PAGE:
Sunday, January 6, 2008
When we lived in Spain, we learned how to celebrate Dia de Los Reyes, also known as Epiphany, on January 6. In Spain, this is bigger than Christmas. Children write letters to Los Reyes asking for presents, and on the day before Epiphany the kings arrive and have a parade down the streets and the children go home and get their gifts. Like all Spanish holidays, there is a special food you eat on Los Reyes: a sticky round cake with glaceed fruit with something hidden inside. None of us liked the looks of the cake so we never bought it.
For our first Los Reyes, a Spanish family who we met through my husband's aunt took charge of us and told us where to meet them to see the parade. The streets were crowded with a huge crowd of families with strollers and kids sitting on shoulders. My sons elbowed their way to the front of the crowd, following their Spanish friends. Finally the floats with the kings arrived, Caspar (the white haired one), Melchior, and Balthazar (the dark-skinned and most beloved one). The kings and their attendants threw handfuls of hard candy at the crowd. Some of it hit me on the head, because I was one of the few remaining standing. Everyone else was on their knees picking up candy from the street. Afterwards, we went with our friends to our favorite cafe for little ham sandwiches on white bread and flaky pastries and milky horchata and tazas de chocolate. Our sons spoke only a little Spanish, and their daughters spoke only a little English, but they were all in the state of excitement that only children between the ages of five and ten can achieve, and words were not needed. Our table erupted with giggles and gestures and silliness that grew more and more boisterous. The Spanish father told his daughters to settle down quite a few times but they did not seem to notice. When we feared the four of them would topple from their chairs, we left the cafe, and said goodbye outside. The crowd had dispersed, and there was not one piece of candy remaining on the street.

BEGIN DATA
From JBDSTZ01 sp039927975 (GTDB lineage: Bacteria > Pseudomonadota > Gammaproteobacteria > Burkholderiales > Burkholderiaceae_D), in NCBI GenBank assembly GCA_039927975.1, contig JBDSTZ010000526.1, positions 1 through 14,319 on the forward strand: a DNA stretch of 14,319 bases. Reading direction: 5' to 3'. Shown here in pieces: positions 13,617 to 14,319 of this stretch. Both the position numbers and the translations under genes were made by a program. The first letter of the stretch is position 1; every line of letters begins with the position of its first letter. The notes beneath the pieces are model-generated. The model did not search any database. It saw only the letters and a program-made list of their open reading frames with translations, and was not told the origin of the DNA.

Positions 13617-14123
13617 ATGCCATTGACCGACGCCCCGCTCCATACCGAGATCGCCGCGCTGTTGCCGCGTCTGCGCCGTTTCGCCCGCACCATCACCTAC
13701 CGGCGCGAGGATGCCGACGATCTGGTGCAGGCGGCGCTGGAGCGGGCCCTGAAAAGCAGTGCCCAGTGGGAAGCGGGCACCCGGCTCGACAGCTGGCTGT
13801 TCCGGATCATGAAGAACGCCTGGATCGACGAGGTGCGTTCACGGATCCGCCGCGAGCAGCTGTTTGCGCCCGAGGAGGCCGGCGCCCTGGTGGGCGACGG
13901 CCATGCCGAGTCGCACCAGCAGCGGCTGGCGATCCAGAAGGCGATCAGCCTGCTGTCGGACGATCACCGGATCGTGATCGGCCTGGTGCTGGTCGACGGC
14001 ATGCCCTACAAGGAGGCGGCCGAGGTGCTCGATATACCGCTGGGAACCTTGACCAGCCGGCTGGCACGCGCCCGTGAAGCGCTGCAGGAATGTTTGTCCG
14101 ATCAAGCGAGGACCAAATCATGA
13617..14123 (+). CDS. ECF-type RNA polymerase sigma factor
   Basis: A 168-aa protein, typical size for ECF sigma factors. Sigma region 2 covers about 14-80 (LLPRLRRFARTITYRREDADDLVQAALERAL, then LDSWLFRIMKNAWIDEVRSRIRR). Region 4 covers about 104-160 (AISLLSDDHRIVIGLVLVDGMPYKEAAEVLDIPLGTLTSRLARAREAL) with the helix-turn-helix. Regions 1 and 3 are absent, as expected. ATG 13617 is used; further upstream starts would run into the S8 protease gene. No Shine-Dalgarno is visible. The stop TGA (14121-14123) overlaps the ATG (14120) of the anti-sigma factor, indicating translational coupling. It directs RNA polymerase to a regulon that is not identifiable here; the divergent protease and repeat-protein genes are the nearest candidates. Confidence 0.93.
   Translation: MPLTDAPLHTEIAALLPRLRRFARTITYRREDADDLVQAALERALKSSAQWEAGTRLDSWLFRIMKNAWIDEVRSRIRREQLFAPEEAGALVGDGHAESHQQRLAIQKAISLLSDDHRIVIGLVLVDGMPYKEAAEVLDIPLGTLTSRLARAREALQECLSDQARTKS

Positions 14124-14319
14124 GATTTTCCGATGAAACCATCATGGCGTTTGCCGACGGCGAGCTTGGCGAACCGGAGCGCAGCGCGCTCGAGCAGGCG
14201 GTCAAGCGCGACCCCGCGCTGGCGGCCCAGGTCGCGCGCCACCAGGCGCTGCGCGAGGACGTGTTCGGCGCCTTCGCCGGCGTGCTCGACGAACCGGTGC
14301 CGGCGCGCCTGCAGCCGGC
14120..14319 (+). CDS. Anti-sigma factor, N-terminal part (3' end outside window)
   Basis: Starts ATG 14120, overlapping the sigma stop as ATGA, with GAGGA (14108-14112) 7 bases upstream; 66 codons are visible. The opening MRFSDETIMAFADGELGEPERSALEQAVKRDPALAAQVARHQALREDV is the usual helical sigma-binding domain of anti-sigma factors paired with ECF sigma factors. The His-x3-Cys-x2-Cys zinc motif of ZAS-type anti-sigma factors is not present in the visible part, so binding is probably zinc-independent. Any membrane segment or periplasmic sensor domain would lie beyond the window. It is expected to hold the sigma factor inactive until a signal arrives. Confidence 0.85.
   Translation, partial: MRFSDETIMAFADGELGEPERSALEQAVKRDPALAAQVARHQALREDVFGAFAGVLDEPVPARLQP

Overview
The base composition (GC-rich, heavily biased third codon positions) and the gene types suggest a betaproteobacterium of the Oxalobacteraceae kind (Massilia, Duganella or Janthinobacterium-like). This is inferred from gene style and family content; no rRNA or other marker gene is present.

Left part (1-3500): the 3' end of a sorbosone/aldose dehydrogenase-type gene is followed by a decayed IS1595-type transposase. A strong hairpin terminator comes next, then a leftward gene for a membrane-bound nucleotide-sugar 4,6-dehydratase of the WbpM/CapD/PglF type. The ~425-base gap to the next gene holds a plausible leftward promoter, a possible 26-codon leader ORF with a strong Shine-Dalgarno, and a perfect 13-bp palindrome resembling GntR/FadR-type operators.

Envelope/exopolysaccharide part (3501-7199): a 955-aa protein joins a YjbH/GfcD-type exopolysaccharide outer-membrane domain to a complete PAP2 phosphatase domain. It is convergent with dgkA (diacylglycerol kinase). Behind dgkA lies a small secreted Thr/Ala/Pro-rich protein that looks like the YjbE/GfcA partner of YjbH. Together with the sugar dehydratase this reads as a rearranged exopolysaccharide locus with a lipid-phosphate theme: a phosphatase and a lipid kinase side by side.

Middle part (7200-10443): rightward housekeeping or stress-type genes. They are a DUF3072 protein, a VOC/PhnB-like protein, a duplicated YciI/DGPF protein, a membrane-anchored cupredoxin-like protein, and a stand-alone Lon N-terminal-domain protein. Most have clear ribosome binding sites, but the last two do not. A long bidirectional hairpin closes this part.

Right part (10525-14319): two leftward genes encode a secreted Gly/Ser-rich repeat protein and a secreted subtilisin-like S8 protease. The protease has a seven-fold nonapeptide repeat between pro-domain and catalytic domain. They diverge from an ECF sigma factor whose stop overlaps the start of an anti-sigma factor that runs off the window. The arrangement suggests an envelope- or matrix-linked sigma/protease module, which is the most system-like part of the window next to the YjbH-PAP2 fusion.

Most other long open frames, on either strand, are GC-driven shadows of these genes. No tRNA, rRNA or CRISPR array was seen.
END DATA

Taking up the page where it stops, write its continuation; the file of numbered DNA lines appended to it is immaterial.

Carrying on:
The following year in early December, I went to the Santa Lucia market at the cathedral to buy a creche, or belen, in Spanish. The one I bought was made by Carme Ferrer, who sold them herself in a stall. She said she works all year making the figures and sells them during the week of the market. I bought hers after looking around at all the others for sale because I liked her kings and camels the best. I liked how they looked simple and handmade, and yet were carefully painted. She wrapped all the figures up for me carefully in scrap paper. I set out the belen every year and remember the market and Carme Ferrer and the Los Reyes parade and the tall glasses of horchata and our friends in Spain.